The coconut palm tree (Cocos nucifera) does something that very few trees do. It leans into wind.
Most trees have trunks that will bend away from the wind. A trunk that leans downwind is less exposed and structurally better for surviving strong winds. But the coconut palm is a rebel. Its trunk bends into wind.
Strictly speaking, the palm is growing towards the light (phototropism) not the wind, but since they grow best at the edge of tropical islands, the effect is the same, as most coastline trees are exposed to strongest winds from the sea.
Why does it do this? It is a bit odd for a tree to grow in a way that makes it more exposed and more vulnerable to storms from the sea.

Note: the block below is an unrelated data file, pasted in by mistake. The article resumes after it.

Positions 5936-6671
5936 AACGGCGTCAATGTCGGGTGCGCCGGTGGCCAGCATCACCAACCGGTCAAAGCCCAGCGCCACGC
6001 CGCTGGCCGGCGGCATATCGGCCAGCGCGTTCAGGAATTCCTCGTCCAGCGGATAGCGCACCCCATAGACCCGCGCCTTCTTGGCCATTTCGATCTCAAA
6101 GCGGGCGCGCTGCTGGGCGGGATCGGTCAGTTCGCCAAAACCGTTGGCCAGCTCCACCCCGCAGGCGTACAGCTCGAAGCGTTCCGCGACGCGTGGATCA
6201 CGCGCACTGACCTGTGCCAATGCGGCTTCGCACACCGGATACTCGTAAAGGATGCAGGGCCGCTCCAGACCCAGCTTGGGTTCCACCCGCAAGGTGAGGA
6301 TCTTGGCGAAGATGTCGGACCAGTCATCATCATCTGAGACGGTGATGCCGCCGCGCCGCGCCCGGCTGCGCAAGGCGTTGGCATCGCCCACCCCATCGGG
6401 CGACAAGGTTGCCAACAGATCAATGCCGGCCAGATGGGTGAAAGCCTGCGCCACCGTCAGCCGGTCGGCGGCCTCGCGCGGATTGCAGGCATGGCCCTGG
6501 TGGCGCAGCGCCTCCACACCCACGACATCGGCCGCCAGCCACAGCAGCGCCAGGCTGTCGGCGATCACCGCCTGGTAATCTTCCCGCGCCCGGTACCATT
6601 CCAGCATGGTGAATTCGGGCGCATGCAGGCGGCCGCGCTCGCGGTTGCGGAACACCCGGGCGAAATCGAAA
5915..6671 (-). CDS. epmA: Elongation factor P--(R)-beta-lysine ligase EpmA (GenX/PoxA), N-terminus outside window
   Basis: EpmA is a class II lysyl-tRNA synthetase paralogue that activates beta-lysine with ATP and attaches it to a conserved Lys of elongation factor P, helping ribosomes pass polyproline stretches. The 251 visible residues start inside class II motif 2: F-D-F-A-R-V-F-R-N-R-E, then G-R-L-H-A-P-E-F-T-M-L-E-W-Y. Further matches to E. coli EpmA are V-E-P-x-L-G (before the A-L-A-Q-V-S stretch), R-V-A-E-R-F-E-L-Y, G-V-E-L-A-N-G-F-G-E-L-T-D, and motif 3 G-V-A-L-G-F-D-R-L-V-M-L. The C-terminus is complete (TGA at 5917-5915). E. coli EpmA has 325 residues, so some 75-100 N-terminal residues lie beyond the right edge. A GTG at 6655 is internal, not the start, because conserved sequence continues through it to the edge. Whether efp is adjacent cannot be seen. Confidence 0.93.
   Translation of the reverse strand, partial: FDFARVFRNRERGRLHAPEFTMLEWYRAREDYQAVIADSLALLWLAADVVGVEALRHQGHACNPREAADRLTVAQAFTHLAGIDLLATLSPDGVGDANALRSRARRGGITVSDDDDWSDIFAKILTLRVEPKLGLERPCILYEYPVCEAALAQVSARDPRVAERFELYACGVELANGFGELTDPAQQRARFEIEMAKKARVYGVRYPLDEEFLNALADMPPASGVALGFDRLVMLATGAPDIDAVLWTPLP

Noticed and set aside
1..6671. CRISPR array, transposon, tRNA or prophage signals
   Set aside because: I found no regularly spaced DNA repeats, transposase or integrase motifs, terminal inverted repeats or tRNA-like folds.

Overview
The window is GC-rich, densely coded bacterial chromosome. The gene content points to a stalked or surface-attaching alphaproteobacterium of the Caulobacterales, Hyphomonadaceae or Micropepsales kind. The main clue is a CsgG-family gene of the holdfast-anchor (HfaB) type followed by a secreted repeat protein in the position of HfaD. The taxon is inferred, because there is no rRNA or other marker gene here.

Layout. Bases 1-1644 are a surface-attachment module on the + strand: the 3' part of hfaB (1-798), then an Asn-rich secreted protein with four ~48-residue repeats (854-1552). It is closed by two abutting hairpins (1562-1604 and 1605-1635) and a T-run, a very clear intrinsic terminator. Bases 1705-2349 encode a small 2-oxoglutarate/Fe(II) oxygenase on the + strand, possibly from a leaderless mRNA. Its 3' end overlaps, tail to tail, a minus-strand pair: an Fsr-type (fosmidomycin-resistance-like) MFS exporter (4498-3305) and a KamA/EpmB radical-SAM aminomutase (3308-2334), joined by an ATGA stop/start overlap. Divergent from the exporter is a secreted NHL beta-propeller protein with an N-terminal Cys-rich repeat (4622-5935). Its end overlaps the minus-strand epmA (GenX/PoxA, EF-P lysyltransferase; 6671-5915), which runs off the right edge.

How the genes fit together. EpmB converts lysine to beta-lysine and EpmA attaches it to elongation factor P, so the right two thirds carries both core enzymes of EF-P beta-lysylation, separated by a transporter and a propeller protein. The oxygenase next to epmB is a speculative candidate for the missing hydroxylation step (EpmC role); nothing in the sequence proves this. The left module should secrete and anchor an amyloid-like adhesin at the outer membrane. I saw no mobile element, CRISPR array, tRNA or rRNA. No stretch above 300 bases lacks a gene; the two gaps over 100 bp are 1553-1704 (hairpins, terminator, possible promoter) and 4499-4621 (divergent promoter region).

There is a good reason. The palm tree needs to drop its seed, the coconut, as close to the water as possible. Many seeds are carried by wind or animals, but coconuts are taken to start a new life elsewhere, often on another island, by sea currents.
Besides, coconut palms are very sturdy individuals. It takes an extraordinarily strong wind to threaten them. A gale will shake some coconuts out of the tree, but is unlikely to tug hard enough at the roots to cause any problems. A storm will flatten a lot of other species before troubling the tough palm.
It is very likely you know where the sea is already if you can see coconut palms, but if not, remember they grow towards the light, usually the open skies of the ocean and away from the darkness of other trees.
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